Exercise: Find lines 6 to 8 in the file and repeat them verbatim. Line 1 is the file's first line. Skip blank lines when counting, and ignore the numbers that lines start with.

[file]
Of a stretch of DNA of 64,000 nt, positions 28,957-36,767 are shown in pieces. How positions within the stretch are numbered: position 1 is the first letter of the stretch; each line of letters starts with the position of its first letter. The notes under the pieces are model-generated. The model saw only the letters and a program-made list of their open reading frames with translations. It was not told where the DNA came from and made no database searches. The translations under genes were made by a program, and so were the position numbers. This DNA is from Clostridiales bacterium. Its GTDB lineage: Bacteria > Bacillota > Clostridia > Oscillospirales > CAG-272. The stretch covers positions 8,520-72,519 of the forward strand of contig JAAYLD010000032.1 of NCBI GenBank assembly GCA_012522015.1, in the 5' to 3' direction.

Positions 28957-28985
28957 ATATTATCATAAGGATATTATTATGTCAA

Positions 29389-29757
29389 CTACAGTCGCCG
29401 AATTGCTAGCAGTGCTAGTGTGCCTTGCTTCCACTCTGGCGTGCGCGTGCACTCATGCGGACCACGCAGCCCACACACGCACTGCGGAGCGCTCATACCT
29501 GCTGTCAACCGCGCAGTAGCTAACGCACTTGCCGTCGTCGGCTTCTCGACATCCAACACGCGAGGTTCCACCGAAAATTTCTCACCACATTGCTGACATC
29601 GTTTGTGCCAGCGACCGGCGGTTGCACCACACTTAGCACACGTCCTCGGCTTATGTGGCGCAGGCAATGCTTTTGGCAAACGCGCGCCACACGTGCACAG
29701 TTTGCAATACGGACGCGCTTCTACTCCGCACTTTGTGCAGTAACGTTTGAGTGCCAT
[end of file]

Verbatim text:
29401 AATTGCTAGCAGTGCTAGTGTGCCTTGCTTCCACTCTGGCGTGCGCGTGCACTCATGCGGACCACGCAGCCCACACACGCACTGCGGAGCGCTCATACCT
29501 GCTGTCAACCGCGCAGTAGCTAACGCACTTGCCGTCGTCGGCTTCTCGACATCCAACACGCGAGGTTCCACCGAAAATTTCTCACCACATTGCTGACATC
29601 GTTTGTGCCAGCGACCGGCGGTTGCACCACACTTAGCACACGTCCTCGGCTTATGTGGCGCAGGCAATGCTTTTGGCAAACGCGCGCCACACGTGCACAG